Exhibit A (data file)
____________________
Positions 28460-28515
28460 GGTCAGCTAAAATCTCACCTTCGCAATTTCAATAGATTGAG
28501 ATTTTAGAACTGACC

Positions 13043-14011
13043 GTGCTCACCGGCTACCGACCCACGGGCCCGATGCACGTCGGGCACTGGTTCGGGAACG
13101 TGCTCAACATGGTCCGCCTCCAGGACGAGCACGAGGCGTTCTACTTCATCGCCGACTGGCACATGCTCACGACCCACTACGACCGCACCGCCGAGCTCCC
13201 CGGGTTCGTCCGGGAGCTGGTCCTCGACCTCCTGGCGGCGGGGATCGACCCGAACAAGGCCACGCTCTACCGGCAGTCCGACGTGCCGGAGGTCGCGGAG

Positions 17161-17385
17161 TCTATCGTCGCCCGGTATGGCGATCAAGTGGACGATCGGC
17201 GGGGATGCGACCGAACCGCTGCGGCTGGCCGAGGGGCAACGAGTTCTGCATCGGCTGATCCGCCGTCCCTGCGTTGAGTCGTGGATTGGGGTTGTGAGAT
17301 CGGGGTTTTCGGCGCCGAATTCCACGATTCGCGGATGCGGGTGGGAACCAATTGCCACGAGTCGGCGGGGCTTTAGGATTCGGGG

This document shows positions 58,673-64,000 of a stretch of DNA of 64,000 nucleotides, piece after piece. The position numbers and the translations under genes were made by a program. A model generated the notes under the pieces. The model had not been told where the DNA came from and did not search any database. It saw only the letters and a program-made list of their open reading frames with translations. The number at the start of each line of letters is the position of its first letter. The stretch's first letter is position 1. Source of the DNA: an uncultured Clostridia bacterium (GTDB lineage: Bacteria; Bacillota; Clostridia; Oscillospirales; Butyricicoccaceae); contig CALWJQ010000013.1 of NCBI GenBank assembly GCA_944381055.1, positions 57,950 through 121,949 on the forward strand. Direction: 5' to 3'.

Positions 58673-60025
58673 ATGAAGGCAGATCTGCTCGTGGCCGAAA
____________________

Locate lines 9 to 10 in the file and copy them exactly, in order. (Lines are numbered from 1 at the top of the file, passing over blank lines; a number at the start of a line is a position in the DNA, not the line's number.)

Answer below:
17161 TCTATCGTCGCCCGGTATGGCGATCAAGTGGACGATCGGC
17201 GGGGATGCGACCGAACCGCTGCGGCTGGCCGAGGGGCAACGAGTTCTGCATCGGCTGATCCGCCGTCCCTGCGTTGAGTCGTGGATTGGGGTTGTGAGAT